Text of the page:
The borrow-a-patent, rent-a-patent, buy-a-patent industry is growing by the day. Google (NASDAQ: GOOG) just bought 1,023 patents from IBM (NYSE: IBM). The big hardware company will hardly miss them. It files more than 5,000 patents in most years.And from Knowledge@Wharton:
Google will need these patents as it fights off Apple’s (NASDAQ: AAPL) intellectual property claims and positions itself for the growth of court battles over who had such properties first and what they are worth. Most observers believe that Google’s buyout of Motorola Mobility (NASDAQ: MMI) was primarily for access to the handset company’s patent pool....MORE
In July, a consortium led by Microsoft, Apple and wireless industry players such as Research in Motion paid $4.5 billion for 6,000 patents from the now liquidated networking company Nortel. Last month, Google purchased Motorola Mobility for $12.5 billion, in part to gain access to the company's 17,000 patents. And Eastman Kodak, a company struggling to navigate the digital era, has multiple parties bidding to buy its patent portfolio.
Welcome to the patent bull market. "There is clearly a patent-hoarding mentality in technology -- and in mobile communications, specifically," says Andrea Matwyshyn, a professor of legal studies and business ethics at Wharton. "The game is to amass as many patents as you can."
Part of the reason for the run on patents is the surge in lawsuits among key industry players. Oracle is suing Google for Android royalties, alleging that the search giant's mobile operating system infringes on the patents for its Java programming language. Microsoft is suing Motorola, claiming that the cell phone manufacturer has violated its software patents. Meanwhile, Apple and mobile phone manufacturer HTC have also filed suits against each other. Pick any company in the wireless industry, and you are likely to find a patent lawsuit associated with it, say experts at Wharton.
The most recent high-profile court battle is between Apple and Samsung. Apple alleges that Samsung's tablet device and smartphones have copied the iPad and iPhone, respectively. Samsung asserts that the concept behind the iPad and similar technologies originated in science fiction film and television productions which featured computing tablets decades ago -- including 2001: A Space Odyssey and "Star Trek." The company also claims that Apple's iPhone infringes on its wireless networking patents. Last month, Apple sought -- and won -- an injunction on sales of Samsung's Galaxy Tab tablet device in Europe. What makes the Apple-Samsung patent lawsuit particularly notable is that Apple is Samsung's largest customer for memory, screens and other tablet components.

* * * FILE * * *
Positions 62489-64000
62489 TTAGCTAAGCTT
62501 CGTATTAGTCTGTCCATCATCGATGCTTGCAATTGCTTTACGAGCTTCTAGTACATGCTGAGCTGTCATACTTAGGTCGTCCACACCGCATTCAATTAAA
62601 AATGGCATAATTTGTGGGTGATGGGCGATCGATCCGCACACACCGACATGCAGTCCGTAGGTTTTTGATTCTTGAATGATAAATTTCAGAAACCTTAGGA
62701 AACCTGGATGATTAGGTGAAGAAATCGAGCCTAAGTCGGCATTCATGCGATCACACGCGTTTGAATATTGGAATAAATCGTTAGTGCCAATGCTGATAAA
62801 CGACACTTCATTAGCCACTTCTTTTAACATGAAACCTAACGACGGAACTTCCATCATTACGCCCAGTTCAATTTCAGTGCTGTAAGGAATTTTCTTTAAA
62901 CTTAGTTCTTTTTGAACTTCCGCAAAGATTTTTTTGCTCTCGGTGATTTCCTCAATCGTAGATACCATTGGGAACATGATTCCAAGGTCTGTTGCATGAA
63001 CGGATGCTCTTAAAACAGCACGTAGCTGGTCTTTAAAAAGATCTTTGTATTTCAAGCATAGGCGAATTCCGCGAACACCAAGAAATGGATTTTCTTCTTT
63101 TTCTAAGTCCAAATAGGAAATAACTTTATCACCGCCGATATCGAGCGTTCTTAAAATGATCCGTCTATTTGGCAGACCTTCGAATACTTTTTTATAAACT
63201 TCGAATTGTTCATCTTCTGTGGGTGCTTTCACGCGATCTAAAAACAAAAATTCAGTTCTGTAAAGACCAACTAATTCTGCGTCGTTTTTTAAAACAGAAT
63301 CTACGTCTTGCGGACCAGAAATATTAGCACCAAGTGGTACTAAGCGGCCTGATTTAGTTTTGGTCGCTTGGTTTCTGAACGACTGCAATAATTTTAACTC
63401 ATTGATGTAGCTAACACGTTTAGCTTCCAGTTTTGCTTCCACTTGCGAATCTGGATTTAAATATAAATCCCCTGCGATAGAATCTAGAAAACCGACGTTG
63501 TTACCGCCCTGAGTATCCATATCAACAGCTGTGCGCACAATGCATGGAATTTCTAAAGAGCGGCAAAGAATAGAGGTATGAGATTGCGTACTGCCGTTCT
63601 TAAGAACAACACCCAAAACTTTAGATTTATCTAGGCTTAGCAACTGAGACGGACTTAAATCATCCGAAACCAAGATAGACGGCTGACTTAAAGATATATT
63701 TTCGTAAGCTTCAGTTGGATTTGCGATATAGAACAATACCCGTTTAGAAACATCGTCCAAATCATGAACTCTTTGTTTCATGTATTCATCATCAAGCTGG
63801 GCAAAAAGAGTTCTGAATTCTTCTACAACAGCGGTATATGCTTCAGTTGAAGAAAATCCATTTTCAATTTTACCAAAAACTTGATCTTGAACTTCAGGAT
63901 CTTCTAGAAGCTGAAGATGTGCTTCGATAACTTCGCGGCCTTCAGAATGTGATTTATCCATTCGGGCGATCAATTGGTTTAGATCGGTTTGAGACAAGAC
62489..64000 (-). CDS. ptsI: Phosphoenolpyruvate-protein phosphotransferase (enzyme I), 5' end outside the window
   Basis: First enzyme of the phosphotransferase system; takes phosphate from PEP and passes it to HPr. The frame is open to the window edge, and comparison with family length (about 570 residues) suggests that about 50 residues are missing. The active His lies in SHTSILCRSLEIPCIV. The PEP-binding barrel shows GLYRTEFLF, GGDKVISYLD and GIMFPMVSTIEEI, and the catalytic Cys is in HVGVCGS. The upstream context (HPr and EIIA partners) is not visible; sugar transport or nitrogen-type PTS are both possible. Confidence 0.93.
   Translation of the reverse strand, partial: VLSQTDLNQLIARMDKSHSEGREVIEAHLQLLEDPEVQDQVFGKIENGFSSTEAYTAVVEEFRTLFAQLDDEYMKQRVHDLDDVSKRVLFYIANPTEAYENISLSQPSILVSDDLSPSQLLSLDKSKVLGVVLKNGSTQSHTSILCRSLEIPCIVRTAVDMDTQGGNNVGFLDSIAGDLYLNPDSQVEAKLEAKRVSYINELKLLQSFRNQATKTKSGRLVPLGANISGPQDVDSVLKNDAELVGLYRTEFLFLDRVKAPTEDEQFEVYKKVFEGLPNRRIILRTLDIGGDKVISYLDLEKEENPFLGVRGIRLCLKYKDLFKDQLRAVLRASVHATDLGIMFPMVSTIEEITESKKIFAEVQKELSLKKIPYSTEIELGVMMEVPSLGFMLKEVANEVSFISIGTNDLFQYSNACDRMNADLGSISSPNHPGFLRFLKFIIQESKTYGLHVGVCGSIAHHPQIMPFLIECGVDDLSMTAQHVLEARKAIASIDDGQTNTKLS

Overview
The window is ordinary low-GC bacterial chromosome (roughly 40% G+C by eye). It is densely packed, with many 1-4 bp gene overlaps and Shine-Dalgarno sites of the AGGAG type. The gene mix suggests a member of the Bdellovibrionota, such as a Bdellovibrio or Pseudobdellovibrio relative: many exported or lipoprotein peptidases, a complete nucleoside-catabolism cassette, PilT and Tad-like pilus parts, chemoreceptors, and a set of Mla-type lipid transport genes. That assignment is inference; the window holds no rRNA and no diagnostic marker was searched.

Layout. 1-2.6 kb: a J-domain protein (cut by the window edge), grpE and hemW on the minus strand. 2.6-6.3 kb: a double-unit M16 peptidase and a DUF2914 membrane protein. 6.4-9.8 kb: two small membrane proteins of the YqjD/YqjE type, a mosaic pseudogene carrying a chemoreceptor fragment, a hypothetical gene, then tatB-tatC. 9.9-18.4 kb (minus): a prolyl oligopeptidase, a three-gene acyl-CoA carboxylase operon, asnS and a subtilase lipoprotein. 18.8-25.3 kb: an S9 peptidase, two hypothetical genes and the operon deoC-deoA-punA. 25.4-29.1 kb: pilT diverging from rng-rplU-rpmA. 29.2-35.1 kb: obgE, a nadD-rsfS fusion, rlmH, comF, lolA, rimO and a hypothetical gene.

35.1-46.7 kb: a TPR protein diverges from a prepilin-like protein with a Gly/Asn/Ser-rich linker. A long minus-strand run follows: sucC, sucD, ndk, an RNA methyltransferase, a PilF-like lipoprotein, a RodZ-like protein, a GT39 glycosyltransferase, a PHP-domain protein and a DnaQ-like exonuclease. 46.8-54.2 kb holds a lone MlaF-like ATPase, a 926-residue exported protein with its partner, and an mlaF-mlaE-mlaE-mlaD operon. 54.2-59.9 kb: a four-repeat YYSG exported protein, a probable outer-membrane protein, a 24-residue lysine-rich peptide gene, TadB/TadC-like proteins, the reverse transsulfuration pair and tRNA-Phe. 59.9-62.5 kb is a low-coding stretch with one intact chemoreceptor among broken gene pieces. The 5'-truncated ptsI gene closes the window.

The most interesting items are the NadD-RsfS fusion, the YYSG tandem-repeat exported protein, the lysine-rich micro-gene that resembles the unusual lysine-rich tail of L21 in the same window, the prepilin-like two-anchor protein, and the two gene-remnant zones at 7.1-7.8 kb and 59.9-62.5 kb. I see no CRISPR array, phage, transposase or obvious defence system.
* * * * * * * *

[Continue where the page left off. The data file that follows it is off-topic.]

"There's a state of open warfare around patents," notes Wharton legal studies and business ethics professor Kevin Werbach. "If you want to play in this space, you need to bring some assets to the table." According to Werbach, patent accumulation is largely a defensive strategy. Given the prevalence of lawsuits, companies are gobbling up intellectual property so they have an arsenal to use in countersuits. Two companies with large patent portfolios will often settle a lawsuit with a cross-licensing pact.
"In valuable segments, companies are using the legal system to threaten rivals and extract concessions," says David Hsu, a management professor at Wharton.
"A patent is really just a right to sue another party for infringement," notes Karl Ulrich, a professor of operations and information management at Wharton. "Often, an infringement suit legitimizes what is essentially bullying of a poor company by a rich company. In these cases, the party with the deeper pockets can intimidate the other into licensing a patent, or into ceasing sales of the allegedly infringing product."
From Trolls to Combatants
Several years ago, the rise of so-called "patent trolls" -- entities that acquire intellectual property solely to launch lawsuits -- was seen by many as a sign that reform of the patent system was needed.
Today, patent litigation is frequently more about mutually assured destruction between combatants in competitive industries, says Werbach. According to this line of thinking, the company with the most patents can win. A common strategy is to acquire multiple patents that feature "foundational" technologies -- basic innovations that all subsequent similar devices would have to rely on, such as digital imaging, wireless networking and corporate email interfaces -- to secure market position, he notes. "For the last 10 to 15 years, major technology vendors have had the most patents awarded. For those companies, patents have always been defensive."...MORE